Contributions to Zoology, 86 (1) – 2017Tania Trujillo; Jorge Gutiérrez-Rodríguez; Jan W. Arntzen; Iñigo Martínez-Solano: Morphological and molecular data to describe a hybrid population of the Common toad (Bufo bufo) and the Spined toad (Bufo spinosus) in western France

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A widespread application of molecular markers across species is often hindered by a low cross-species amplification success, a high frequency of null alleles or a reduced level of polymorphism (Primmer et al., 2005). This is particularly true for hyper-variable markers, like microsatellites, where high mutation rates are both advantageous (because their polymorphism allows very fine-scale temporal and spatial resolution) and problematic (because mutations in flanking regions reduce cross-amplification success) (Primmer and Merilä, 2002). Thus, optimizing sets of applicable, reliable and informative markers, which are key to address questions about patterns of genetic diversity and structure, hybridization and speciation, involves selecting highly polymorphic markers that can nonetheless be consistently amplified and scored in long diverged taxa.

Recent molecular studies have resolved the phylogeny of the Bufo bufo (Linnaeus, 1758) species group, revealing the existence of four species and delimiting their respective ranges (Litvinchuk et al., 2008; Garcia Porta et al., 2012; Recuero et al., 2012; Arntzen et al., 2013a). As a result of these studies, B. spinosus Daudin, 1803 is defined as an Ibero-Maghrebian endemism, with populations in North Africa from Morocco to Tunisia, the Iberian Peninsula, the southern fringe of the British Isles (i.e., Jersey) and north of the Pyrenees across most of France, where it contacts B. bufo along a NW-SE line, roughly from Caen to Lyon (Arntzen et al., 2013b, 2014). Bufo bufo is also present in the Apennine and Balkan peninsulas and extends as far east as northern Kazakhstan and eastern Siberia (Agasyan et al., 2009).

Previous studies have used morphological characters, mtDNA and slowly evolving nuclear DNA markers to broadly delineate the contact zone between B. bufo and B. spinosus in France (Arntzen et al., 2013a, b, 2014). The results show an overall correspondence between morphology and molecules and congruence across molecular markers, with occasional discordance interpreted as resulting from incomplete lineage sorting, although hybridization-mediated gene flow cannot be ruled out.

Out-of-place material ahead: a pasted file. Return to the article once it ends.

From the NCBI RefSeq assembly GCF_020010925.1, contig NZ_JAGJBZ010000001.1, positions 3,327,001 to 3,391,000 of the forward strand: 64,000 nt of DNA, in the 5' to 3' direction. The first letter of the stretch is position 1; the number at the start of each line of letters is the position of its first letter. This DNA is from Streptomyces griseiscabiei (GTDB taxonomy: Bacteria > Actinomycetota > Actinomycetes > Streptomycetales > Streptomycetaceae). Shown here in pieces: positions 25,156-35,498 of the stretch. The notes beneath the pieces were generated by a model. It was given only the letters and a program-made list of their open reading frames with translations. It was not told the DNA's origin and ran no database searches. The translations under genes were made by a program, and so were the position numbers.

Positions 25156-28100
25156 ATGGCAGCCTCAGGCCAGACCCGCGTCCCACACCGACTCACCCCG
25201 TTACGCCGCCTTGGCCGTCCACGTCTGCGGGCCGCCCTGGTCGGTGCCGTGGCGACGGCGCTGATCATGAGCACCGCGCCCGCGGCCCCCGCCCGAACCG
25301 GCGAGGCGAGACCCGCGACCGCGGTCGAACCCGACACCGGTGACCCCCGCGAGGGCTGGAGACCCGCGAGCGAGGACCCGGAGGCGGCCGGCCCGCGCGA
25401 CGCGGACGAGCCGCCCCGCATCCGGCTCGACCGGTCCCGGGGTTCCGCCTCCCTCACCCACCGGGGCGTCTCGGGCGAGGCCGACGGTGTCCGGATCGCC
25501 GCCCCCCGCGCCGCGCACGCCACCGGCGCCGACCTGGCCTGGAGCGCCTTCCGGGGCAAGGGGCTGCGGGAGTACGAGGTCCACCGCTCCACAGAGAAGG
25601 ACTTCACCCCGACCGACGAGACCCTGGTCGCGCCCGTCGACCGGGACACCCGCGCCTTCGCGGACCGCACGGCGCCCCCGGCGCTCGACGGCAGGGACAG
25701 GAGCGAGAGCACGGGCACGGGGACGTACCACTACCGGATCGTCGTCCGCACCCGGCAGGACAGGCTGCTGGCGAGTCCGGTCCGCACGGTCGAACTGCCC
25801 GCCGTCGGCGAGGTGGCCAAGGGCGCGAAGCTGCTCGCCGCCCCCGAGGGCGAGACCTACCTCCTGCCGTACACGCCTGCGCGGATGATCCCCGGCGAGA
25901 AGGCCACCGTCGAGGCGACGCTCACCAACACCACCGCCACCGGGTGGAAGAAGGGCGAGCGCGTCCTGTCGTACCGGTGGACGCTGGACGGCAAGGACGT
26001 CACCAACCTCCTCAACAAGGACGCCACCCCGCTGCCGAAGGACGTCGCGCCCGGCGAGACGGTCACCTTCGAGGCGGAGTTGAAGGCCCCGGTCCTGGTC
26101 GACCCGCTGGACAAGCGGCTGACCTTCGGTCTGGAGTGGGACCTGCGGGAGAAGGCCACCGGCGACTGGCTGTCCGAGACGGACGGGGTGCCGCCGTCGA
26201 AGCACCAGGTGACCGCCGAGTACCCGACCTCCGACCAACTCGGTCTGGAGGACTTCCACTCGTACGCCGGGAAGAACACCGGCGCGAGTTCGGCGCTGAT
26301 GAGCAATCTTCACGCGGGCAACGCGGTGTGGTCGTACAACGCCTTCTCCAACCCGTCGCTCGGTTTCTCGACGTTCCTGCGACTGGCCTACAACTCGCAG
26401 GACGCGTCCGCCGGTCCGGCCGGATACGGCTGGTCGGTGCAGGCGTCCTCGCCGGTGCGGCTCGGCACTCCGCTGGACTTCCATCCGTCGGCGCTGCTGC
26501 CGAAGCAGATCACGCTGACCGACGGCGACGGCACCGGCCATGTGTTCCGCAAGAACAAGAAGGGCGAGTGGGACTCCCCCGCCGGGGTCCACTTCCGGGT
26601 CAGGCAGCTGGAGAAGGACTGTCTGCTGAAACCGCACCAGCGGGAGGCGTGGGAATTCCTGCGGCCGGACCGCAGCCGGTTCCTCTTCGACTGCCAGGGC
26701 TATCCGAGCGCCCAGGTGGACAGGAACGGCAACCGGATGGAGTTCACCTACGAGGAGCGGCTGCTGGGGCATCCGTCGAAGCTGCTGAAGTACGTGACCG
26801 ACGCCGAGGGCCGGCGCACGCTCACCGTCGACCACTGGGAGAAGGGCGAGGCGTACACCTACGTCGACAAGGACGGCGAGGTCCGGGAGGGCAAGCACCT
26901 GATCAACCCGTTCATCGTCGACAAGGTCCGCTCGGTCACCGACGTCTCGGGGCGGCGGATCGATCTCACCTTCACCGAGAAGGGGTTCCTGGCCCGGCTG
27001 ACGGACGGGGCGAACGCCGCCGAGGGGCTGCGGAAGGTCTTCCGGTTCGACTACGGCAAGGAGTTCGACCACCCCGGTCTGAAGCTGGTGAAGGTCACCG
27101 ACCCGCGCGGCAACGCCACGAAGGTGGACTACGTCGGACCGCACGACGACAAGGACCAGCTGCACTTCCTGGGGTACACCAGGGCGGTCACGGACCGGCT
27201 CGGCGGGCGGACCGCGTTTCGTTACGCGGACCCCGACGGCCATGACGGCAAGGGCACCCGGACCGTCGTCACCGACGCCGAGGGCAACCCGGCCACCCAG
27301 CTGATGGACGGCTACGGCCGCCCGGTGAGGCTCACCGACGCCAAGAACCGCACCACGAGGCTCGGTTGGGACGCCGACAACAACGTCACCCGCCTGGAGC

Addressing questions about reproductive isolation versus hybridization and introgression in the two species requires characterization of molecular markers that amplify in both B. bufo and B. spinosus and the quantification of gene flow in areas of secondary contact. Bufo bufo has been the subject of a number of conservation genetics studies, especially in the UK and a number of polymorphic microsatellite loci are available (Scribner et al., 1994, 1997, 2001; Hitchings and Beebee, 1998; Brede and Beebee, 2004, 2006; Wilkinson et al., 2007). On the contrary, there are very few studies on B. spinosus and one of the reasons is low cross-amplification success of markers originally isolated from B. bufo (Brede et al., 2001; Martínez-Solano and González, 2008; Arntzen et al., 2014).

Here we describe a morphologically intermediate Bufo population from France with the help of a set of new polymorphic microsatellite markers isolated from a B. spinosus genomic library. We describe the variability of the newly developed markers in five populations of B. spinosus (two Iberian and three from western France), evaluate the cross-amplification success in two French populations of B. bufo and describe hybridization between the two species in a morphologically intermediate population in their contact zone.


Fig. 1. Sampling localities of Bufo bufo (blue) and B. spinosus (red) in France: 1) Saumur (n=12); 2) Perré (n=8); 3) Durtal (n=8); 4) Moyaux (n=22); 5) Audresselles (n=14); 6) Erloy (n=20). The population at Moyaux (open circle) is identified as a B. bufo x B. spinosus hybrid population (see results). Black dots represent populations studied in Arntzen et al. (2013b), whereas the dashed line represents the contact zone as approximated in that study.